Category Archives: Campus as Market

Don’t Call Them Students. They’re Entrepreneurs. Bloomberg

My friend, superstar student entrepreneur Caroline Pugh, co-founder of VirtualU, sent me this great piece by Mark Bauerlein in Bloomberg Businessweek. Here is a snippet:

“Entrepreneurship programs have exploded on U.S. campuses, and administrators love to talk about them. They aren’t just for business students. Kansas State University’s Center for Advancement of Entrepreneurship declares, “The mission of our award-winning center is to promote entrepreneurship among all academic disciplines,” while at Arizona State University, “The Edson Student Entrepreneur Initiative provides funding, mentorship and office space to teams of students within all university disciplines.””

I love the image they created for this one.

Don’t Call Them Students. They’re Entrepreneurs. – Bloomberg.

Ed-Tech Start-Ups Grilled by VCs in Business Competition | The Chronicle of Higher Education

Interesting piece in the Chronicle of Higher Education by Jeffery Young on education technology startups and a recent business plan contest. Glad to see my friends at U of Delaware and their students are working on some cool businesses.

Leaders of 10 education-technology start-ups had eight minutes each to pitch their business plans in front of an audience, get grilled by a panel of venture capitalists, and then face a popular vote online. The big prize: marketing help from Educause and Google.

The start-ups’ chief executives, most of them in their 20s and 30s, talked fast, and when asked by the expert panel what their biggest obstacles were or how they could succeed when others had failed, most answered in slick sound bites that had clearly been rehearsed.

Their mission was to clearly state a problem in higher education they were trying to solve, and then show how their tool would do it.That might sound simple, but one member of the expert panel, John Cammack, of Cammack Associates, said that it’s hard to find a budding entrepreneur who can also make a successful pitch. “It’s one in 50,” he said. He’s also looking for intangibles: “My job is to find companies that have the intellectual skills, the management depth, and really the resolve to take the idea to full realization.”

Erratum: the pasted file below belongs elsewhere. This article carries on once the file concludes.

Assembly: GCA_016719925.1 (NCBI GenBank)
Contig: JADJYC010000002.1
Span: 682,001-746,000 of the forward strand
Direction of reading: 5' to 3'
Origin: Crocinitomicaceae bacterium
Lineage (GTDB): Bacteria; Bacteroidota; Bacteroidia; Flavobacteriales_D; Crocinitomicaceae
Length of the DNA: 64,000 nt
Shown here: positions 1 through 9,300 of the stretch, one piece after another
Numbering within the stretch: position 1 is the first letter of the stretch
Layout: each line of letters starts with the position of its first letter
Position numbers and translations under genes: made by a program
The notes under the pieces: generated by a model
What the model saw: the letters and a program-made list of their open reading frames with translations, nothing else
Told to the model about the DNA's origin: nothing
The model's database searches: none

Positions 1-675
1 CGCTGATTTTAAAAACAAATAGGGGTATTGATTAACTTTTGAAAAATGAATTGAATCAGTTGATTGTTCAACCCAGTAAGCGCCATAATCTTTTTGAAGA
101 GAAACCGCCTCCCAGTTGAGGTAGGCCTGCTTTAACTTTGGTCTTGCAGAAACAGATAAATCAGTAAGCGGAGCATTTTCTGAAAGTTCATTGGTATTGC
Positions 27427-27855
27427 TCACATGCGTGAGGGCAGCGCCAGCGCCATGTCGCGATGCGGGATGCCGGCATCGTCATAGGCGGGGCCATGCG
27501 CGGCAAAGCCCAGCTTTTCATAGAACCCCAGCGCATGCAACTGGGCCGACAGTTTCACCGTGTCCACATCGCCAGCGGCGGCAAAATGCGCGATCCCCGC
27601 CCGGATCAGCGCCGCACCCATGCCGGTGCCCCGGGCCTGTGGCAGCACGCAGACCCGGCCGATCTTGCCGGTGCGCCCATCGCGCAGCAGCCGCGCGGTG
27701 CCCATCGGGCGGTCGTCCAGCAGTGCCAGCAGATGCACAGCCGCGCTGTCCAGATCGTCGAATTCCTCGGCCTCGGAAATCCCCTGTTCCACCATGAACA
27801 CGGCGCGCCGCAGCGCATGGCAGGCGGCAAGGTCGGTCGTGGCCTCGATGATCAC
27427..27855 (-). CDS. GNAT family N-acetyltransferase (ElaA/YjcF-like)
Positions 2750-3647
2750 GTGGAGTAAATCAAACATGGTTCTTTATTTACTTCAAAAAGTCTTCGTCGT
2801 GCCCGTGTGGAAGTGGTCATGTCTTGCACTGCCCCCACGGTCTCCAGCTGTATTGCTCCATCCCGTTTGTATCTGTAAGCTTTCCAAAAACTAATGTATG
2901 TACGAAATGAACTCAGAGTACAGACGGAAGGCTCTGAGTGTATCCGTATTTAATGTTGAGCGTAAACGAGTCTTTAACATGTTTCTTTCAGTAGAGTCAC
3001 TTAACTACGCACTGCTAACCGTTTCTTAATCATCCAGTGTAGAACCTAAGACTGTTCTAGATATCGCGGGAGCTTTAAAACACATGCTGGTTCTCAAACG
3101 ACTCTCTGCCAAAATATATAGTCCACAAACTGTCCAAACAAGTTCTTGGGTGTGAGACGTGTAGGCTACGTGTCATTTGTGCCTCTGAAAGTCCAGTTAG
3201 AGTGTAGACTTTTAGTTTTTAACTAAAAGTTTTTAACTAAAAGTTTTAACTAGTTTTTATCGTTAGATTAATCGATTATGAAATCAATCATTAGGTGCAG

via Ed-Tech Start-Ups Are Grilled by Venture Capitalists in Business Competition – Wired Campus – The Chronicle of Higher Education.

Food Truck Rivalry on Campuses | WSJ.com | Campus as Market

My earliest memories of campus food trucks date to UW Madison in the 90s (a great weekend road trip from Chicago) and consumption of late night snacks from a variety of tasty trucks. This blog has posted on food trucks as many student entrepreneurs start with food trucks as a low cost option.

Moreover, campus as market, a theme explored frequently in my research and on this blog, is congruent with the rise of the food truck industrial complex (see previous blog entry).

The Wall Street Journal has offered great coverage of the growth of food trucks and some of the backlash against this burgeoning food service segment (incumbents=restaurants don’t like them!).

Sanette Tanaka of WSJ.com has a great piece on the growth of food trucks on campuses across the US. Tanaka on the newest rivalry on campus:

College officials say running their own food trucks brings in more revenue for the universities. They also can tailor menus to fit the student body. The University of Texas at Dallas plans to debut its first food truck this fall, featuring a fusion menu of Asian, Indian and Mediterranean cuisines to reflect the school’s large number of international students, who make up 19% of the student body.

Aramark Corp. and Bon Appétit Management Co., two companies that manage food services for universities, say they have seen an increase in demand for college-run food trucks, especially as a way to offer late-night dining options and serve remote areas of campus. Aramark says it will add nine more university-run food trucks this fall, and Bon Appétit says it will add five.

In total, nearly 100 colleges have their own university-run food trucks, compared with only about a dozen five years ago, according to the National Association of College and University Food Services, which represents about 550 higher education institutions in the U.S. and Canada.

Many universities don’t allow outside food trucks to come onto campus. But some, like the Massachusetts Institute of Technology, grant limited access to select independent vendors. MIT, in Cambridge, Mass., doesn’t take a cut of the vendors’ revenue or profit, but charges a flat rate for the trucks to park.

GMU Arlington has a middle eastern food truck in front of Founders Hall on a regular basis while the main campus in Fairfax seem to offer just an old school hotdog cart — no problem with that — but its a far cry from today’s innovative food trucks.

via Food Trucks: The Newest Rivalry on College Campuses – WSJ.com.